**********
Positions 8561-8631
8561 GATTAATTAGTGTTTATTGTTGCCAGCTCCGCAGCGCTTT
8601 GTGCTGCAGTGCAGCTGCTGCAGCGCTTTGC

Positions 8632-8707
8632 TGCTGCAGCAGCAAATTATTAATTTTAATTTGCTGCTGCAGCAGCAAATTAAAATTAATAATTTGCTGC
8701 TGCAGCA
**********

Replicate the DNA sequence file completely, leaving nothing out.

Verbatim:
Positions 8561-8631
8561 GATTAATTAGTGTTTATTGTTGCCAGCTCCGCAGCGCTTT
8601 GTGCTGCAGTGCAGCTGCTGCAGCGCTTTGC

Positions 8632-8707
8632 TGCTGCAGCAGCAAATTATTAATTTTAATTTGCTGCTGCAGCAGCAAATTAAAATTAATAATTTGCTGC
8701 TGCAGCA